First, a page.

Ubaid-related sites of the southern Gulf revisited: the Abu Dhabi Coastal Heritage Initiative Taken from Proceedings of the Seminar for Arabian Studies 46 (2016) by Mark Jonathan Beech, Kristian Strutt, Lucy Blue, Abdulla Khalfan al-Kaabi, Waleed Awad Omar, Ahmed Abdulla al-Haj El-Faki, Anjana Reddy Lingareddy & John Martin. Pages 9-23.Download Full PDF  

The Coastal Heritage Initiative of the Abu Dhabi Tourism and Culture Authority (TCA Abu Dhabi) aims to investigate the rich maritime history of Abu Dhabi Emirate. Since the establishment of TCA Abu Dhabi in February 2012, a new phase of archaeological research has been carried out. Systematic mapping of sites, their integration into the Abu Dhabi geographic information system (GIS geodatabase of archaeological sites for the Emirate), as well as further investigations of key sites by both geophysical prospection and excavation have been undertaken. Recent work has concentrated on the Ubaid-related coastal sites on both Dalma Island (Jazīrat Dalmā) and Marawah Island (Jazīrat MarawaΉ). A combination of both magnetometry and ground-penetrating radar (GPR) geophysical surveys, as well as follow-up excavations are discussed. These shed new light on the structure of Ubaid-related coastal settlements between the mid-sixth and early fifth millennium BC. The full volume is available in paperback here.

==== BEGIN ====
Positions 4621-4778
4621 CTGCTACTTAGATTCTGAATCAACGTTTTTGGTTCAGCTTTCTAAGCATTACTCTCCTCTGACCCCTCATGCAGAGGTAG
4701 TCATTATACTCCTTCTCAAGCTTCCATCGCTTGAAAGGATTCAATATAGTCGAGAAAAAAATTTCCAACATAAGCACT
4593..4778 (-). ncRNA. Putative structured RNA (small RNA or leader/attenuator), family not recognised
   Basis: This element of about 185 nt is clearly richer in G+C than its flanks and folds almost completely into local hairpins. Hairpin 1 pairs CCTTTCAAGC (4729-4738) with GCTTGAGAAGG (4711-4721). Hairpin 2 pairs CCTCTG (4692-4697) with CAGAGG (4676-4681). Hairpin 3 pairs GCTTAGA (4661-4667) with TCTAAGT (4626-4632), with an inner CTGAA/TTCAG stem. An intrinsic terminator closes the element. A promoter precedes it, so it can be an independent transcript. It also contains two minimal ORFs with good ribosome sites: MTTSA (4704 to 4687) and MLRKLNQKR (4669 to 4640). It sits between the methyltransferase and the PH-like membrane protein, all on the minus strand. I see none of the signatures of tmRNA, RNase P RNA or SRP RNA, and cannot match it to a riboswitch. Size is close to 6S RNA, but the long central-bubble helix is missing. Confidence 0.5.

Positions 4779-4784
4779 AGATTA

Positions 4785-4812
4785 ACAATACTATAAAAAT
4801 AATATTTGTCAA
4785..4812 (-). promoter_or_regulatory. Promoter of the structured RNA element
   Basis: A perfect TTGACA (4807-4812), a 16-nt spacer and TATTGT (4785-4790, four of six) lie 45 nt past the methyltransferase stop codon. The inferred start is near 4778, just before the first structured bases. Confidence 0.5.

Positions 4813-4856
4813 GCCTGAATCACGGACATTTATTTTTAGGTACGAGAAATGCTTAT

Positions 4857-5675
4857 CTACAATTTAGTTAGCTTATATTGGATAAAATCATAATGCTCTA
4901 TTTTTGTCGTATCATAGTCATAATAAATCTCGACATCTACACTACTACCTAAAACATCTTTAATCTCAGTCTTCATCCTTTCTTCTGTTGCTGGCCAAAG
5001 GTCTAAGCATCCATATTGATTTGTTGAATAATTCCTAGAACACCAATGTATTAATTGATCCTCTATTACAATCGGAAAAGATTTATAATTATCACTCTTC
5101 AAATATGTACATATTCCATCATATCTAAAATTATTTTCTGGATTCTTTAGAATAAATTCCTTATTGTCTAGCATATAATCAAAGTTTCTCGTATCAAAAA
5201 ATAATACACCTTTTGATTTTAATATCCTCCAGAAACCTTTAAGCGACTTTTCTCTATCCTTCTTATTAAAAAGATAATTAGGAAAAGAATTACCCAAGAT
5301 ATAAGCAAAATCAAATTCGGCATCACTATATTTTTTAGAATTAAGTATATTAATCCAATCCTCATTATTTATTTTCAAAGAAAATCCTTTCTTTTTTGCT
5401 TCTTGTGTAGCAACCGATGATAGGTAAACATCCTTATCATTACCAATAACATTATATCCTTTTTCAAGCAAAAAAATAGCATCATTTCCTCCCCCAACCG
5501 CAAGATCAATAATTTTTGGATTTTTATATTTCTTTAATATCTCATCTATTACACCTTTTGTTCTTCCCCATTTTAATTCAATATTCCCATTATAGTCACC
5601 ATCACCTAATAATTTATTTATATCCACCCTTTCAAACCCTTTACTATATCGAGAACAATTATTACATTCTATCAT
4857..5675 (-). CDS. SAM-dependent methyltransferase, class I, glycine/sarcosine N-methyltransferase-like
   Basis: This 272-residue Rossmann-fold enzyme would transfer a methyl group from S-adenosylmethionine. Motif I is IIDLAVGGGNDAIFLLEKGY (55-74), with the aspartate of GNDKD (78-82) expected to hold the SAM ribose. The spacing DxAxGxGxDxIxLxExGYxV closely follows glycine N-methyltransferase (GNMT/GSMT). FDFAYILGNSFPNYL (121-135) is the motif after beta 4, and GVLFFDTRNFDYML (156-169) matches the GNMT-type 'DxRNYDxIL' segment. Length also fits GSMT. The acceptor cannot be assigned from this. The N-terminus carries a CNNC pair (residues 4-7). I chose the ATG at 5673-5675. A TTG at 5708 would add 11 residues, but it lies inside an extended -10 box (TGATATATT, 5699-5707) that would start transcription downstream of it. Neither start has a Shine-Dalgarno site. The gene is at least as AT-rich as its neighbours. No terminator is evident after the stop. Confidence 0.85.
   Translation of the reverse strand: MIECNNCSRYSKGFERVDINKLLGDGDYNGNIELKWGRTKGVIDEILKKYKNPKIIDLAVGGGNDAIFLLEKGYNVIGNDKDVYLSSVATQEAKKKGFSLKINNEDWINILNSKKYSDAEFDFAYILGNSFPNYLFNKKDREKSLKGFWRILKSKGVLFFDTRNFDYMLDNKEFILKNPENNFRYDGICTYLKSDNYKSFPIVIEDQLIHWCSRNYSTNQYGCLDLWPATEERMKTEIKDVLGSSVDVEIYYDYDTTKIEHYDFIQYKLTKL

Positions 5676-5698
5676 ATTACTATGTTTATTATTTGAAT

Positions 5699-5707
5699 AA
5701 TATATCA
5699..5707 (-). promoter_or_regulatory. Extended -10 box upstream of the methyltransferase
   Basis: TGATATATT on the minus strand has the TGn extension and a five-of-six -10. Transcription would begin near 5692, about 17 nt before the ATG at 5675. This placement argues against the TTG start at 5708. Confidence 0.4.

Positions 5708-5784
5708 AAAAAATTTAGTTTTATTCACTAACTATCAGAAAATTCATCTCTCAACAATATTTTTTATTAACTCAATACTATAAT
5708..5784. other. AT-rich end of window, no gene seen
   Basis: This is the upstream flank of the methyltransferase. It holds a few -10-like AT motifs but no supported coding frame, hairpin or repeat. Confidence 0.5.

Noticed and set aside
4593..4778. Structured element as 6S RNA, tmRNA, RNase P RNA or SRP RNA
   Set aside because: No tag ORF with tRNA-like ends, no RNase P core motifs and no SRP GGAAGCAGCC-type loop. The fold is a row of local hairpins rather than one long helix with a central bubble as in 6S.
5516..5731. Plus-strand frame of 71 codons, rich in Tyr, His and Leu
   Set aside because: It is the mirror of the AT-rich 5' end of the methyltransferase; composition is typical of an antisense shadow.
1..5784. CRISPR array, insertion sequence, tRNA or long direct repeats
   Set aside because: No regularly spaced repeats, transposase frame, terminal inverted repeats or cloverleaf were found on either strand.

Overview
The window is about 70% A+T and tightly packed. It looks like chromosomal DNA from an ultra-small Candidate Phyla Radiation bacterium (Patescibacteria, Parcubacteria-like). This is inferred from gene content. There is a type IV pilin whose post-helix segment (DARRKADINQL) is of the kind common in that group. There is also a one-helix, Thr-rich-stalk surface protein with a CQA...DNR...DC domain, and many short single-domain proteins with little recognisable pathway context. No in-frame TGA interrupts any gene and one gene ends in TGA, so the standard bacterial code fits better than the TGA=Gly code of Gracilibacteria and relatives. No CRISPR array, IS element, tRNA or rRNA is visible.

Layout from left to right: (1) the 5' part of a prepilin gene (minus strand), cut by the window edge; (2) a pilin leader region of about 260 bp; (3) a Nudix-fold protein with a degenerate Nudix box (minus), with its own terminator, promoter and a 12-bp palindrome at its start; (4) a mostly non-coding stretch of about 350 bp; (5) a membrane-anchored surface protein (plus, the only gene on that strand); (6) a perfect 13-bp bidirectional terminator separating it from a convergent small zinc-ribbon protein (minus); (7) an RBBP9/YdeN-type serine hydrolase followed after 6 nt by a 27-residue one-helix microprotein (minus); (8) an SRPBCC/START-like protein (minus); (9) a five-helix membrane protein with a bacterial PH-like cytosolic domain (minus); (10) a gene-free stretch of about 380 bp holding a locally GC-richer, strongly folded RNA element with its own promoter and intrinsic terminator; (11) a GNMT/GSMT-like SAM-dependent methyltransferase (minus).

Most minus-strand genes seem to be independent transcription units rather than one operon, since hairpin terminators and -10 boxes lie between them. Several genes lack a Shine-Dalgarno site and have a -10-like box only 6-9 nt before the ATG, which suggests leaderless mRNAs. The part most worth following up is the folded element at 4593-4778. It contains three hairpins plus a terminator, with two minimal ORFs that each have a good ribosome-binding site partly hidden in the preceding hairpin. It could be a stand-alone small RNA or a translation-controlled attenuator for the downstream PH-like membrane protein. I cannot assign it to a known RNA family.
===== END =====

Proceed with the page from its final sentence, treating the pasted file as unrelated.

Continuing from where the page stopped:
Early Iron Age metal circulation in the Arabian Peninsula: the oasis of Tayma as part of a dynamic network (poster) Taken from Proceedings of the Seminar for Arabian Studies 46 (2016) by Martina Renzi, Andrea Intilia, Arnulf Hausleiter & Thilo Rehren. Pages 237-246.Download Full PDF